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So back when I used WUBI before settling on using a VM, GRUB was installed (but I messed it up and had to reinstall everything (luckily I backed up)). That was back when I used Vista which starts at LBA 63. Since then, I have switched to Se7en which starts at LBA 2048. I have examined the MBR partition table and determined that on both of them.

Also, I have BOOTMGR on sector 63 on the Vista original disk, but my new disk I recently got has BOOTMGR on 2048. So my question is can I wipe this area of the disk with nulls? Yes I understand that it has to chance to go horribly wrong, but I have an OCD on this (GET OVER IT) and seeing the nulls on drive 2 has made it worse.

Here is the MBR of the disks. The second one isn't a boot drive

HDD1: 00 01 01 00 12 FE FF FF 3F 00 00 00 3B 4C 38 01 ; Hidden boot part
      80 FE FF FF 07 FE FF FF 00 50 38 01 00 90 0A 24 ; Data
HDD2: 00 20 21 00 07 FE FF FF 00 08 00 00 00 48 38 3A ; Data + Backup

LBA 2 on original disk showing unwiped GRUB data

LBA 2 on HDD1

LBA 2047-2048 on 8 month old disk

LBA 2047-2048 on HDD2

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Please clarify. You show a windows boot record on #2048 of HD2, yet say that HD2 is not a boot drive, and the fragments of partition tables you show indicate likewise. –  kreemoweet Sep 19 '12 at 17:54
    
@kreemoweet The partition is not bootable. Thats just what Windows puts in the boot sector of all NTFS partitions. –  Cole Johnson Oct 6 '12 at 17:16

2 Answers 2

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+50

You should be able to clear it out without issue since nothing should be using that anymore. However depending on your specific environment, you may end up having to reinstall the boot record, so keep your Windows disc handy to use the Recovery Options:

System Recovery

Just be careful about the range you wipe because there are parts of the file-system in those early sectors of a disk that appear empty but actually have a few bytes here and there (for example, keep an eye out for the signature (0x55 0xaa) which can appear a few times). Be extra careful about wiping the boot-sector (2048 in your case) when setting the range.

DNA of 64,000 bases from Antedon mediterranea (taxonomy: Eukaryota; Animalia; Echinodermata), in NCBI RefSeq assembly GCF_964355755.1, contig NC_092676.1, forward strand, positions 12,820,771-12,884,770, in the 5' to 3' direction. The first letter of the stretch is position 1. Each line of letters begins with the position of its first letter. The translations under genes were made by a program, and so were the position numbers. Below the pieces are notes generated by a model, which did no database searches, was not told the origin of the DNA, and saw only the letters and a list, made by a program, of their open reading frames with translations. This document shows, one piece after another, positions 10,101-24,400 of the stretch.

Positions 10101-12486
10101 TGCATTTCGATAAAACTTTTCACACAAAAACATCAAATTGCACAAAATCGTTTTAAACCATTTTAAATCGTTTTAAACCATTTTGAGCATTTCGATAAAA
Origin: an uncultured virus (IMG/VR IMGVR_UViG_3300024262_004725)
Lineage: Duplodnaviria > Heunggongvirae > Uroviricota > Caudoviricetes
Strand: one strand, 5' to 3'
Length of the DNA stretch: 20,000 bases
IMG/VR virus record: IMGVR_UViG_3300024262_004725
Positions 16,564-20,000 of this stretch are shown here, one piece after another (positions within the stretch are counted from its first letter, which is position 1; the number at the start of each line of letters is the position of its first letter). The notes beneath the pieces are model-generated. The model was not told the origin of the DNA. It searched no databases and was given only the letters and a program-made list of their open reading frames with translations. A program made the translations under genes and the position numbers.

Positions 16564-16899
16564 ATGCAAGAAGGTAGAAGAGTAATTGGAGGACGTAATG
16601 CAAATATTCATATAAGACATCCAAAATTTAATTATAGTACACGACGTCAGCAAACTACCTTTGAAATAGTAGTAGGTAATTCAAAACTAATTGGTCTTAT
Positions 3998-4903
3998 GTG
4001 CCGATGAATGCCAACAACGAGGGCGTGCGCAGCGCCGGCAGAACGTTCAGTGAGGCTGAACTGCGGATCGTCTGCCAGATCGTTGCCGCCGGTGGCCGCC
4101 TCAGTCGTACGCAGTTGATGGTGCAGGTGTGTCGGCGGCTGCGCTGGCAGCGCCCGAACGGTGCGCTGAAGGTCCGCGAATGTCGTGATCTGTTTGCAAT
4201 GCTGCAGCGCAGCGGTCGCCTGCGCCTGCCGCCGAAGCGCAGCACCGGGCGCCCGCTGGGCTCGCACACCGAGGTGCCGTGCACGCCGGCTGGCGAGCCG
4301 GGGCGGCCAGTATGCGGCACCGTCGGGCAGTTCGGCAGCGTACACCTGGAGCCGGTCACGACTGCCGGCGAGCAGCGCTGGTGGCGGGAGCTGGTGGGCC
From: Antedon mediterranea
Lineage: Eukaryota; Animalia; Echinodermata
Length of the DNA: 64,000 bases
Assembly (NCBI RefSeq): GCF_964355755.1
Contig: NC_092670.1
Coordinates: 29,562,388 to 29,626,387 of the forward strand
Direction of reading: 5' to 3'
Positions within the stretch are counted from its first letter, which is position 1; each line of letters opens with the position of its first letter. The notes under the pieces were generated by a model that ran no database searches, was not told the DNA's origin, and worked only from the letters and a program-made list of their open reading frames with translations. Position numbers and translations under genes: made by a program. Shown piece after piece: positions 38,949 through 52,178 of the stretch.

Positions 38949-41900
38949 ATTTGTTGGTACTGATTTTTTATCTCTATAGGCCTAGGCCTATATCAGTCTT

Also, are you using HxD to do the wiping? If so, you should note that you will not be able to do so from Windows 7 because as of Vista, direct/raw write-access to disks (especially to the system disk) is no longer allowed from programs without the use of a driver, which HxD does not use. You will need to either do it from another OS/live-CD or use a program that loads a driver.

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Your comment about HxD is incorrect. The restrictions on raw disk writing do not apply to disk sectors outside the file system, as this question concerns. –  kreemoweet Sep 19 '12 at 17:39
    
About HxD, I thought HxD uses a libATA that communicates directly to the SATA without the OS. Also direct drive writes work with HxD on flash drives (that's all I've tested) –  Cole Johnson Sep 19 '12 at 18:52
    
Unless they released a new version (alpha?) that supports it (which they have not), then no, HxD does not support raw-disk access in Vista+ yet. Note, they specifically says it will do so in the future and that a version that does is not out yet. And yes, it does indeed apply to the whole disk. Just last night I tried to write NULLs to several sectors of a FAT32 disk on a separate drive and could not. –  Synetech Sep 19 '12 at 20:17

Yes, unless some app (such as an OEM recovery feature) is using those sectors. The same would apply to LBA 1 (LBA's start from 0, which is the MBR of the disk).

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GRUB code starts at LBA 2, so I know nothing is after the MBR –  Cole Johnson Sep 19 '12 at 18:49

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